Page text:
Just past the 5 mile marker a gentleman came running past me at a steady gate. I glanced at his leg and saw IT45. Oh. My age group and event. I remember thinking “I’m not sure I have a kick to beat him”. We then got within 50 yards or so of the finish. There were a series of pylons to theoretically make in and out lanes to keep inbound and outbound runners separate. But at the moment there were not outbound runners and it was clear which lane was which anyway. The gentleman who passed me hugged the inside of the curve. I took the tangent and was suddenly even with him. “Hmmm . . maybe I DO have a kick”. I surged forward and easily finished ahead of him. Run 38:06 and a somewhat respectable 19th place for the run. I’m sure I can be faster than that but for that goals of the day that was fine.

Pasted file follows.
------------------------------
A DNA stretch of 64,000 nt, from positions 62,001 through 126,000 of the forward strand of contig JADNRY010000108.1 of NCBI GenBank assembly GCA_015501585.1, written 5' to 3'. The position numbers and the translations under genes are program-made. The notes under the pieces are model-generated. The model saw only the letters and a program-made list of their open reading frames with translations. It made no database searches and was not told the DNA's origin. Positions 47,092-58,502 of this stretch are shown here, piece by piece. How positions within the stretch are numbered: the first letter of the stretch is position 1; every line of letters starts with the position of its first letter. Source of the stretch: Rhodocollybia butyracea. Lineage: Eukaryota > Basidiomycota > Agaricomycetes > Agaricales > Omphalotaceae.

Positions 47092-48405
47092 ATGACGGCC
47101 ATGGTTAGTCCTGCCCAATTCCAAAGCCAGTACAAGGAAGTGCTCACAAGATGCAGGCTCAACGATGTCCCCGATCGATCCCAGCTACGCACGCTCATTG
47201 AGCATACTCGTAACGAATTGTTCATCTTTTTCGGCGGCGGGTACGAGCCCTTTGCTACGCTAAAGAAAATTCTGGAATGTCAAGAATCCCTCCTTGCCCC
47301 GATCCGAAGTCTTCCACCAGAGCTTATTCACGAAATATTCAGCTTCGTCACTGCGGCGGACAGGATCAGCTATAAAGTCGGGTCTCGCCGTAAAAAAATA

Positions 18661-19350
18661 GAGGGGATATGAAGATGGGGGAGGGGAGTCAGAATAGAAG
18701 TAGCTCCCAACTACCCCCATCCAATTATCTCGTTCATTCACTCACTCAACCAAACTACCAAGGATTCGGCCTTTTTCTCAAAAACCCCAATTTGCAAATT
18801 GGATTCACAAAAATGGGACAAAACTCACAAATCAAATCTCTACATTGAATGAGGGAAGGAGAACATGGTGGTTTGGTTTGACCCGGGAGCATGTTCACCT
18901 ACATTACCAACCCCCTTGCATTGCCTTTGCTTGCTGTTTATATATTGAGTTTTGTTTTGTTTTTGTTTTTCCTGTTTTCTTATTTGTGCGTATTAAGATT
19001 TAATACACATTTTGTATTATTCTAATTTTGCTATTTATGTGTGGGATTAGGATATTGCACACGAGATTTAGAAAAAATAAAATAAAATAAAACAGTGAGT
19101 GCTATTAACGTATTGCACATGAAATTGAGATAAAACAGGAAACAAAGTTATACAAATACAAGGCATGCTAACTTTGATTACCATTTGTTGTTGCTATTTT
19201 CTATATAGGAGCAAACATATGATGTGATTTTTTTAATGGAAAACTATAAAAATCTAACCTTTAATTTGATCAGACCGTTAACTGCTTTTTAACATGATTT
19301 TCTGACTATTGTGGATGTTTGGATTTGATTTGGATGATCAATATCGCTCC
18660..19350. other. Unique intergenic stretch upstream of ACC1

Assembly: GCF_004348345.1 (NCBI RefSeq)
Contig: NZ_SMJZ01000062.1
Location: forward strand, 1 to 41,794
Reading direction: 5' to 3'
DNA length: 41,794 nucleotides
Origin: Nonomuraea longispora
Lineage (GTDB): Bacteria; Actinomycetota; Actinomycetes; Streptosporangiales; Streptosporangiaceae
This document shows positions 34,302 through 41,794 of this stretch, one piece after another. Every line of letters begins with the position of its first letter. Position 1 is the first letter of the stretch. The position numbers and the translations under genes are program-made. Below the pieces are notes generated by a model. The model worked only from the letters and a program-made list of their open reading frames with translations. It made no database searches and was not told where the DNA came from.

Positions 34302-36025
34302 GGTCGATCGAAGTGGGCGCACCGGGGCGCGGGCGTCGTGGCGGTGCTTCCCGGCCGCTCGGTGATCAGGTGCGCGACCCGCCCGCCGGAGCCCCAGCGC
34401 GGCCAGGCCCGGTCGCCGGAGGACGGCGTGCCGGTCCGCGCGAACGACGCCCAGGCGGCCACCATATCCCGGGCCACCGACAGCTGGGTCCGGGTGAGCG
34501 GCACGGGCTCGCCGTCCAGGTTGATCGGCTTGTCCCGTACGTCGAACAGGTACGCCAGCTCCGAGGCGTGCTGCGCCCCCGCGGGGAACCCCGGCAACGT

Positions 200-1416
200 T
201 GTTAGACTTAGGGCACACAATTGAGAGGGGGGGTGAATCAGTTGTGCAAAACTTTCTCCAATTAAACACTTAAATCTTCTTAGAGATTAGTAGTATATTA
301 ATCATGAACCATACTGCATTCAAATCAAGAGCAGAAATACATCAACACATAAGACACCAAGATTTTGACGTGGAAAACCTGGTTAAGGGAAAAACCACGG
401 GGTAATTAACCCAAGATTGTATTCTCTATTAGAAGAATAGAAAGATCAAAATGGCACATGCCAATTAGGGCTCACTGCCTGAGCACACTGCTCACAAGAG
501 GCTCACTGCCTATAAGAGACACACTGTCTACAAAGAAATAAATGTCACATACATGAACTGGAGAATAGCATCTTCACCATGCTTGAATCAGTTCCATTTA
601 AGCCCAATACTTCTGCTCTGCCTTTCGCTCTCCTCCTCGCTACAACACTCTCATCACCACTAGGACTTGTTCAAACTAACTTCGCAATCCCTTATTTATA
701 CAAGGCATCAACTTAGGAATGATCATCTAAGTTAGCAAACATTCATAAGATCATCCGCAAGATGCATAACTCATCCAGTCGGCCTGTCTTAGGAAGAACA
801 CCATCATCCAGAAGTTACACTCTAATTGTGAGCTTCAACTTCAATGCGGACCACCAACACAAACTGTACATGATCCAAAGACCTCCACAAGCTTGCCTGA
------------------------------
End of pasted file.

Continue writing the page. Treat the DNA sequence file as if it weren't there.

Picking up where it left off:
Total time 2:43:05. Kinda slow. But by the end of September I should have my Open Water swim demons beaten for the year and be ready to start racing . . .